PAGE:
"Incredible Crew" (Cartoon Network, Thursdays). This single-camera teenage sketch comedy, created by Nick Cannon, premiered the last of its 13 episodes in mid-April, but they continue in rotation, are highly re-watchable and deserve your attention, whether or not you fit the target demographic. This is one of the most imaginative shows the year has produced -- absurdist, energetic, silly and smart, with high production values and a cast of talented performers locked in with one another from the get-go. Jeremy Shada, who is the voice of Finn on "Adventure Time," is, relatively speaking, the celebrity among them, but Shauna Case, Shameik Moore, Tristan Pasterick, Chanelle Peloso and Brandon Soo Hoo each brings something distinctive to the mix. Among skits with titles such as "Horrible Surprise Party," "Really Enthusiastic Snowman" and "Young Lady Gaga," there are ads for nonexistent products (like Sparkle Beard, a facial-hair play set for girls, and edible Cheat Sheet Tacos), musical numbers ("Doing Something Fun While Doing Something Boring," "Putting Shaving Cream on Stuff," the power ballad "Thoughts Before Bed"), and an oleo of formally presented stunts like "Playing Instruments With Other Instruments," "Milk Harmonica" and "Punch Bowl Jump Rope." (As in the green-slime tradition of "You Can't Do That on Television," things often get messy.)
"Teen Titans Go!" (Cartoon Network, Tuesdays). Seven years after the end of CN's popular "Teen Titans," the network revives the junior superhero brand as a kind of domestic comedy with attitude, rendered in the Japanese-sprung chibi style (big heads, little bodies) and written in the droll, rockem-sockem spirit of its own "Powerpuff Girls." (The "Teen Titans" cast reprise their original roles.) Last week's premiere revolved around sandwiches and pie; this week Robin (the Boy Wonder) must take driver's ed after wrecking the Batmobile.
"Doctor Who" (BBC America, Saturdays). We are halfway through the half-season featuring Jenna Louise Coleman as Clara Oswin Oswald, the latest companion to Matt Smith's Eleventh Doctor, and, except for the misstep of the under-thought and overwrought "The Rings of Akhaten," their second official adventure together, it is turning out to be a good one, bearing down into a series of especially suspenseful, fast-paced and focused episodes. (The complicated, timey-wimey, intertwined multicharacter narratives of the Amy, Rory and River years have been for the moment streamlined; this is a time machine for two.) The streak continues with Saturday's episode: "Journey to the Centre of the TARDIS," set in an interstellar salvage ship, is one of the show's racing-against-the-clock-in-a-confined-space stories (this does constitute a series sub-genre, including the episode before last, the submarine-bound "Cold War"), though here it also contains, in the Doctor's newly redesigned time-spaceship, an unconfined space.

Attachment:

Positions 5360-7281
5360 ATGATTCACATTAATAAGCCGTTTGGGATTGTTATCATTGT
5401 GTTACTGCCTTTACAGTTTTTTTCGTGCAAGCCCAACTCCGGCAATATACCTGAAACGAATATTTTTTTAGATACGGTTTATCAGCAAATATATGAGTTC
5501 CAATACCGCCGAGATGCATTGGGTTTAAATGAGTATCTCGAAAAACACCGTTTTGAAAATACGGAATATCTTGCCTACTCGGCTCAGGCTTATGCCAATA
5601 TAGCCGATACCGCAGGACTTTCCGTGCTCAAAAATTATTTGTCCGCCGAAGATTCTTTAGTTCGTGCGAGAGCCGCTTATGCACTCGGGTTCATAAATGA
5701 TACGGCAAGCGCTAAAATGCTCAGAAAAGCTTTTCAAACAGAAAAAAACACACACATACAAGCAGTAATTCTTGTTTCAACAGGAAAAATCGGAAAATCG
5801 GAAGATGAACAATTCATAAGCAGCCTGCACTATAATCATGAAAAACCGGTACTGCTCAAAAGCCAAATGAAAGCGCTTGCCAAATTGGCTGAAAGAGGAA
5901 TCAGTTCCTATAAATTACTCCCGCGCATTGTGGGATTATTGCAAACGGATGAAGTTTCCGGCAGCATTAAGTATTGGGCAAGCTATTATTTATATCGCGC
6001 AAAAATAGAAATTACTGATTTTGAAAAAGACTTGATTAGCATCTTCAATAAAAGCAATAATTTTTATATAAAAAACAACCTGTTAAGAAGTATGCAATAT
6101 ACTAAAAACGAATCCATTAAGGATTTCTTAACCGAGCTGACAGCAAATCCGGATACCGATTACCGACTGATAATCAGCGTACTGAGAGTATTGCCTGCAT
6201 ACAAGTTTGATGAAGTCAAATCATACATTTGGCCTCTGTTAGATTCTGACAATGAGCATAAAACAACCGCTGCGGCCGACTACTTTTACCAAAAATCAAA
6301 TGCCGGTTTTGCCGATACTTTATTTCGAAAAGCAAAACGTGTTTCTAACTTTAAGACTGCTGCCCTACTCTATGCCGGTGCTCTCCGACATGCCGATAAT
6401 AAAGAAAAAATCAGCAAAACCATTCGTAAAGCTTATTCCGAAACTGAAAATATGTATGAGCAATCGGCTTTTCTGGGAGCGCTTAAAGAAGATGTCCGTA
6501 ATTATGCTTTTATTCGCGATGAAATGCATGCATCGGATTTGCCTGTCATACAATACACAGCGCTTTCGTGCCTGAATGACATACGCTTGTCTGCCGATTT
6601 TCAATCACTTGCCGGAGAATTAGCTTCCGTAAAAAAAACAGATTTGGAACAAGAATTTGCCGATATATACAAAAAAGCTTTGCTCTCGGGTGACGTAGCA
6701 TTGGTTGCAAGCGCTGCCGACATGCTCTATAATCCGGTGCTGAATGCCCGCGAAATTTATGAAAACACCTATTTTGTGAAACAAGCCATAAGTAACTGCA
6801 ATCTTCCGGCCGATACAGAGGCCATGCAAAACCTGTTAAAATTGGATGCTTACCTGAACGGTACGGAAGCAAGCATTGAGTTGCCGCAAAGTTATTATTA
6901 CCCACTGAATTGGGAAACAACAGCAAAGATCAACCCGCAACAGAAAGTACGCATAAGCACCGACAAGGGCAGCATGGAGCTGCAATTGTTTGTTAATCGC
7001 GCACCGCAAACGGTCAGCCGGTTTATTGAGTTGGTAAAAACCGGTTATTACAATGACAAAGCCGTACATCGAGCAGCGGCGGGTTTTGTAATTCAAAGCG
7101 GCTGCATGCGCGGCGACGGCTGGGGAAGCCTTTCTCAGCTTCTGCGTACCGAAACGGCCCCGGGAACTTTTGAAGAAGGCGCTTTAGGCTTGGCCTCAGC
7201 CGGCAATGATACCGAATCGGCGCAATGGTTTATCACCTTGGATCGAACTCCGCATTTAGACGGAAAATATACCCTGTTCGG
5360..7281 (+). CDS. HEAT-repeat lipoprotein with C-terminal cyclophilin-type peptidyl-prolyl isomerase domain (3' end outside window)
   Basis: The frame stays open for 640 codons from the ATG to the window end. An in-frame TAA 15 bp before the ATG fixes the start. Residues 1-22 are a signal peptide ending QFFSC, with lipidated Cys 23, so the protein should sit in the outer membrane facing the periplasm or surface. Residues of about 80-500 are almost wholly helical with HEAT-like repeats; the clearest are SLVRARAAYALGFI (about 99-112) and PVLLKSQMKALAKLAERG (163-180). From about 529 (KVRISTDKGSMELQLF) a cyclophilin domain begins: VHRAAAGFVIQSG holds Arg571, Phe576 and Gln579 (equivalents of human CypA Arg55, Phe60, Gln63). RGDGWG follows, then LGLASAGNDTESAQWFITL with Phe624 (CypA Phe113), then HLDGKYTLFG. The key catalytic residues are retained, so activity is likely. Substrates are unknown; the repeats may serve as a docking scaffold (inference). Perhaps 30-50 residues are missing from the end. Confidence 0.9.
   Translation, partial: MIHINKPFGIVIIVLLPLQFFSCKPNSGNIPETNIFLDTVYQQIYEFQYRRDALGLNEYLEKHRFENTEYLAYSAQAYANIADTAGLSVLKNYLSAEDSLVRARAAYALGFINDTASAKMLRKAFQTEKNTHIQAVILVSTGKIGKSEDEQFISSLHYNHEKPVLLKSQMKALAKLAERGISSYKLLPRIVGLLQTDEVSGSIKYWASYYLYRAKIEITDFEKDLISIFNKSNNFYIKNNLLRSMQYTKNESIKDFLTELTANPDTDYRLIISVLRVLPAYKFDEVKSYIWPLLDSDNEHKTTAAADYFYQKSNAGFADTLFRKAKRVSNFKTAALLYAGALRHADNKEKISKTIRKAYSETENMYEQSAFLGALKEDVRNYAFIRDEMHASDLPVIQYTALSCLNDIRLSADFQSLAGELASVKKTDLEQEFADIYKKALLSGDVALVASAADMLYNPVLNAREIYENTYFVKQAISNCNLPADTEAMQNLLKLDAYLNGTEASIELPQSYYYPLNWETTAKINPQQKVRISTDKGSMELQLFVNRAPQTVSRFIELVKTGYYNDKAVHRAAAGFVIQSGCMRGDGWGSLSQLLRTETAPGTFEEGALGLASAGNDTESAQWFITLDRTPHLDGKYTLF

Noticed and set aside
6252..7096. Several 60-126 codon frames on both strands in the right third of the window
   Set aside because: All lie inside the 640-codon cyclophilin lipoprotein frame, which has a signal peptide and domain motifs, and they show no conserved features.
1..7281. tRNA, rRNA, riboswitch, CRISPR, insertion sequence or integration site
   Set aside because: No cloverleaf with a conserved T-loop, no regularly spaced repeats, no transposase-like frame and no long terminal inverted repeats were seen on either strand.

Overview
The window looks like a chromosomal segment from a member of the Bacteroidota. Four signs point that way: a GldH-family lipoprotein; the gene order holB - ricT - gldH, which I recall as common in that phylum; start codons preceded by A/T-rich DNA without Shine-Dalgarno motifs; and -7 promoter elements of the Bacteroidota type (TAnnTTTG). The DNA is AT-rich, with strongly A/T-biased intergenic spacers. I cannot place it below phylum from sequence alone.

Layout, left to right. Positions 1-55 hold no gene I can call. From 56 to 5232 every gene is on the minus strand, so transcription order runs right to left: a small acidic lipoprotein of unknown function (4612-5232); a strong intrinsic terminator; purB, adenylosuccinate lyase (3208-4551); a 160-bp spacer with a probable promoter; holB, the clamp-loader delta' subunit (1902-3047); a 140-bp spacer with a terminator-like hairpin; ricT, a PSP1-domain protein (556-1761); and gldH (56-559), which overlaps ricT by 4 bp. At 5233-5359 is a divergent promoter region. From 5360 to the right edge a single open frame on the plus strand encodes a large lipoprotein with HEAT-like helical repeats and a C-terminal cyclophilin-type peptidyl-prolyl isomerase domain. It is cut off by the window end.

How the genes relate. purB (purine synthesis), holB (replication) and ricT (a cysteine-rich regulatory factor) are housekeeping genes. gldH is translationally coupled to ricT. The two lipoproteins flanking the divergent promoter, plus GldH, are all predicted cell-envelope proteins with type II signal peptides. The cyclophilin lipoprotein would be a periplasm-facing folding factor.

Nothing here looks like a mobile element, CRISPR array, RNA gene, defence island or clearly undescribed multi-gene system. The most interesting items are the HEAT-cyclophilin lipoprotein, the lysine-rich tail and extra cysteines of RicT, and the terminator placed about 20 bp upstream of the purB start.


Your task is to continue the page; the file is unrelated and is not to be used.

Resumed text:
"The Lord Peter Wimsey Mysteries: Complete Collection" (Acorn Media DVD). AngloTVphilia, to coin a word, has had something of a revival in recent years, between blockbuster PBS imports, BBC America and a legion of ancient and recent British series made available for streaming. But "Downton Abbey" was built on the shoulders of giants. One of the pillars of 20th century public broadcasting is this detective series from the 1970s, adapting five Dorothy L. Sayers novels, which has been conveniently collected into a single box, being released this week by Acorn Media. Ian Carmichael, a stalwart of Ealing comedies in the 1950s and '60s, stars as the sleuthing aristocrat Lord Peter, with Glyn Houston as butler (and former batman) Bunter. (A subsequent adaptation, starring Edward Petherbridge, was produced in the late 1980s.) Originally written and set in the 1920s and '30s, the mysteries encompass a range of settings and situations, from town to country, socialites to socialists and upper class to lower -- Lord Peter, notwithstanding his title, is a born democrat. "Downton Abbey" fans will find this familiar ground; there is even a Dowager Duchess. Shot largely on video on constructed sets, these series are modest by current television standards of splendor, but the writing and performances are sharp and witty, and it does not take long to fall under their spell.Copyright © 2014, Los Angeles Times